Blog Archive

Sunday, October 30, 2011

Hungarian Peasant Folk Dance Music and Why Does McCook Always Win

Defensive Coordinator Russ Schlager in foreground, Defensive Backfield Coach John Gumb and Head Coach Jeff Gross, in the background; direct the Bison in their first round Playoff game with Alliance

As I departed the Bison Stadium after McCook’s first round district game with Alliance, I was stopped by a blue windbreaker wearing gentleman I assumed to be an Alliance supporter, perhaps a parent. Our conversation went as such: Him: Aren’t you that writer guy I read about in the paper? Me: Yes. Him: Then you must be pretty smart. Me: Depends on who you ask. Him: Then I have a question. Me: Ok. Him: Why does McCook always win? Me: I don’t know. Maybe it was just their night. Him: It is always their night. We have just as good of players as them and we are just as big. I don‘t get it. Me: I don’t know what else to tell you. Him: I think they are just darn lucky. 

He spun on his heels and left, obviously dissatisfied with the non-answer he got from the smart writer.

I was due in Linton, ND the next afternoon for a Class A state playoff game and was faced with an all-night eight hour drive to get there. I was not looking forward to the lonely passage through the Sand Hills on a dark, moon less and cold night.

North of North Platte, NE and south of Pierre, SD, Highway 83 hits a stretch where no over the air radio stations are available to the bored traveler, with the exception of National Public Radio. As a card carrying Democrat, I whole heartily endorse NPR and hope that their funding, which has become an election year political football exploited by those dastardly Republicans, stays intact. However, there is only so much Hungarian Peasant Folk Dance music a body needs in one day. So imagine my delighted surprise when I discovered that due to the evening air ways carrying a stronger signal, that I could pick up one commercial AM station, the 50,000 watt giant KMOX, directly from my hometown of St. Louis, MO. Due to this stroke of good luck, I was able to listen to Mike Shannon butcher the English language as only the lovable “Moon Man” can, as he described the last three innings of the Cardinals 7th game historic World Series win over the Texas Rangers.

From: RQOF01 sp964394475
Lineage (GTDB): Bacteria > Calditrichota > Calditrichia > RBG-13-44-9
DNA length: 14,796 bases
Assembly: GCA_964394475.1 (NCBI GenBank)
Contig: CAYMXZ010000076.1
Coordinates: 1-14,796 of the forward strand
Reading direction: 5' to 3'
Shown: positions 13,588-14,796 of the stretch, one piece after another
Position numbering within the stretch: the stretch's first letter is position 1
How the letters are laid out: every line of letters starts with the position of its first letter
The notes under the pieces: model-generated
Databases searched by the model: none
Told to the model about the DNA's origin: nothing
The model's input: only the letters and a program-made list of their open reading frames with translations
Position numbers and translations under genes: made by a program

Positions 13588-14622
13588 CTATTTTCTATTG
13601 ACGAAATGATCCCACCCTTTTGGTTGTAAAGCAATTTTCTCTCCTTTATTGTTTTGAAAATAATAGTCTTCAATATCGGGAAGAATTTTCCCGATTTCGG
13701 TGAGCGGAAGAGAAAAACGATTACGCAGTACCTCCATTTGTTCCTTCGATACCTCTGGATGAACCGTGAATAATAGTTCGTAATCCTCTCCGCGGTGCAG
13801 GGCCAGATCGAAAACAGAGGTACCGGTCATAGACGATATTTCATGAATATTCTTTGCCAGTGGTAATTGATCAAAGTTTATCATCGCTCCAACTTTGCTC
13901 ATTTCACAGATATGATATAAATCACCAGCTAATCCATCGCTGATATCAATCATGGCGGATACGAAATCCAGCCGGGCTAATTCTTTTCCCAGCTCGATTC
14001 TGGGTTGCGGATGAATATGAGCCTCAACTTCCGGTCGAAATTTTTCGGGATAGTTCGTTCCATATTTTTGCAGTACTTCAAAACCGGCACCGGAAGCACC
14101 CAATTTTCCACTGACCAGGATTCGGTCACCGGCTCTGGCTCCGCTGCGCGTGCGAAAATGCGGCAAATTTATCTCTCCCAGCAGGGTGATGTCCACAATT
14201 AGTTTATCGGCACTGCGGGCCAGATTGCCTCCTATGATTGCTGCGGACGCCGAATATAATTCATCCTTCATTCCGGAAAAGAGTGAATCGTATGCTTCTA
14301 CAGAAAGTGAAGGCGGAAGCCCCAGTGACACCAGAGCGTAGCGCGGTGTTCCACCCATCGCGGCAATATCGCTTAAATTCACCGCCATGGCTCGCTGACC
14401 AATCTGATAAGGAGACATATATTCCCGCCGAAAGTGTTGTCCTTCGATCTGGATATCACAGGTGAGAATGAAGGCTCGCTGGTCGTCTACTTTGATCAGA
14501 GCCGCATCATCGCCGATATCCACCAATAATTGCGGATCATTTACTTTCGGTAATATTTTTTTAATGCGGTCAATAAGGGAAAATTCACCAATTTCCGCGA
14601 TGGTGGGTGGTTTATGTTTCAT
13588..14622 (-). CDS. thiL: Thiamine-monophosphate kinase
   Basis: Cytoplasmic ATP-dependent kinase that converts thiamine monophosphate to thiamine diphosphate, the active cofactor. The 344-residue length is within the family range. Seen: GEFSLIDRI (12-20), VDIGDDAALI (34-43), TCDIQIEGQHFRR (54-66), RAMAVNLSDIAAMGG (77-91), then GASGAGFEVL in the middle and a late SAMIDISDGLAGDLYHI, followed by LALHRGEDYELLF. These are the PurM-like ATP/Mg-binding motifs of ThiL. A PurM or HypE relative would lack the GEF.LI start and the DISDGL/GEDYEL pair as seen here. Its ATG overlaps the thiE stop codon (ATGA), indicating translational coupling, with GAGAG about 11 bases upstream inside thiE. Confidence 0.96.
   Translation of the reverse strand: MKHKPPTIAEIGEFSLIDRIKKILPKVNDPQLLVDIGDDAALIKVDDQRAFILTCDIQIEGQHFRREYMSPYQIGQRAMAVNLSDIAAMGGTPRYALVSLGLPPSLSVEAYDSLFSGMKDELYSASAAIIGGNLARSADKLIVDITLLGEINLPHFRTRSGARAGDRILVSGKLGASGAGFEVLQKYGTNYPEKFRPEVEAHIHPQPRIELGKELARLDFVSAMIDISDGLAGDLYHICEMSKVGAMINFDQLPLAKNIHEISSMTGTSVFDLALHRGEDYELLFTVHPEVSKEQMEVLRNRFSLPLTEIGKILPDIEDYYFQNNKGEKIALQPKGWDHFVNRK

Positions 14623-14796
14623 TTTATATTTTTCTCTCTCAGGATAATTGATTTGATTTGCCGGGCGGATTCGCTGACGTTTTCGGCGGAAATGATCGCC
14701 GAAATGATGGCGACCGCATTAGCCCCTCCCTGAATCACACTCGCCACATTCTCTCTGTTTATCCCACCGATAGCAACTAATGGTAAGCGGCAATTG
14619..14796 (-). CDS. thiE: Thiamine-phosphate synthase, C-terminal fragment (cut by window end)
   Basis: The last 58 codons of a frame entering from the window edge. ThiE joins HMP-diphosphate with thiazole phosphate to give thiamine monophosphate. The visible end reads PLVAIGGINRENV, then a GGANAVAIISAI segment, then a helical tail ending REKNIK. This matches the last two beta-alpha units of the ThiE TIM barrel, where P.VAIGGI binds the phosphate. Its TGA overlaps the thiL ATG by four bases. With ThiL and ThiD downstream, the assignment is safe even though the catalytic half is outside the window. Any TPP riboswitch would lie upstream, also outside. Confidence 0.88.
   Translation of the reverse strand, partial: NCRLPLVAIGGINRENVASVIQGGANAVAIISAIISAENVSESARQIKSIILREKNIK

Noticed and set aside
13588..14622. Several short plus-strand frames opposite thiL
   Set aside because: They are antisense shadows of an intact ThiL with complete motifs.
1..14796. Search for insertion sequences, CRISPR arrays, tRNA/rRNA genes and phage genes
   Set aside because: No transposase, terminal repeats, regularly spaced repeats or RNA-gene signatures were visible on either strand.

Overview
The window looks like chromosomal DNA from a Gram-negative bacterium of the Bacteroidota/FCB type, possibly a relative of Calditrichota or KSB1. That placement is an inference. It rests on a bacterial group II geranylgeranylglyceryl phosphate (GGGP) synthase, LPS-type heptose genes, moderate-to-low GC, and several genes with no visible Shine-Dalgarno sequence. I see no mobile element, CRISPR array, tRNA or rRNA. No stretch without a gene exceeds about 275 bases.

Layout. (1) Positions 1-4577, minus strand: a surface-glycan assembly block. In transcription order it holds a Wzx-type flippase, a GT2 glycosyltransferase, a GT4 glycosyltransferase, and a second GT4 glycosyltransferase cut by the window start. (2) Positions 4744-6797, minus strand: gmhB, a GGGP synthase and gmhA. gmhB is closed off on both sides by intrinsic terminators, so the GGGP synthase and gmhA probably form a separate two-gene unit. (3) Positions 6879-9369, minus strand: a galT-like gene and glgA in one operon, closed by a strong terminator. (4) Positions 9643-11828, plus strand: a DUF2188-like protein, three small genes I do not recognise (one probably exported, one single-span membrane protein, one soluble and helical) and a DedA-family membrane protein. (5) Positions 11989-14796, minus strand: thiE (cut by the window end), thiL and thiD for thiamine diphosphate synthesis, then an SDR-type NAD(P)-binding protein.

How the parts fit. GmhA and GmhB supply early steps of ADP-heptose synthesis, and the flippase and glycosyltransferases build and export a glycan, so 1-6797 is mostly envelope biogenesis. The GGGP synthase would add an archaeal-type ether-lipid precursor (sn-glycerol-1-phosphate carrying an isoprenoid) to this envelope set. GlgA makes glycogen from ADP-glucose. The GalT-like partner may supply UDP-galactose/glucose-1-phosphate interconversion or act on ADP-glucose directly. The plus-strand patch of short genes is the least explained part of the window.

In between Shannon’s malaprops, as he told an elated home town audience of the Redbirds unlikely march to their 11th world title, I contemplated the gentleman in blue’s question: “Why does McCook always win?”

By the time I crossed the border from Nebraska into South Dakota, with the Sioux Nation’s Rosebud Casino on my left, the question had gnawed at me enough that I spent the next 3 1/2  hours of driving through South Dakota formulating in my mind an answer.

By the time I reached the North Dakota boarder, having cheated a 45 mile detour of Highway 83 by taking a gravel road route that a weather-worn farmer had shown me back in August, usurping those cursed “government” barriers that if obeyed, would have added close to an hour to my already long enough trip, I had the answer: The Bison do not beat themselves. It is that simple to label, but much more complex to understand. I next needed to break down and examine each detailed plank Coach Gross has laid in building his powerhouse program.

Gross’ long term success is built upon preparation. The formula for another Friday night win begins each preceding Sunday evening in the Gross Family/Rec Room as the Bison coaching staff gathers to formulate the upcoming week’s practice schedule that will, they hope, come to fruition with a well execute game field performance on Friday night.

Many coaches can formulate a great game plan on the chalk board during a Sunday night meeting, but are unable to transfer the plan to the playing field on Friday night because they either do not understand, or will not accept, the number one rule of good teaching: accountability. If the student fails to master the task, then the teacher has failed, not the student. McCook players master their football tasks so well that many times they collaborate with the coaches to make game field adjustments.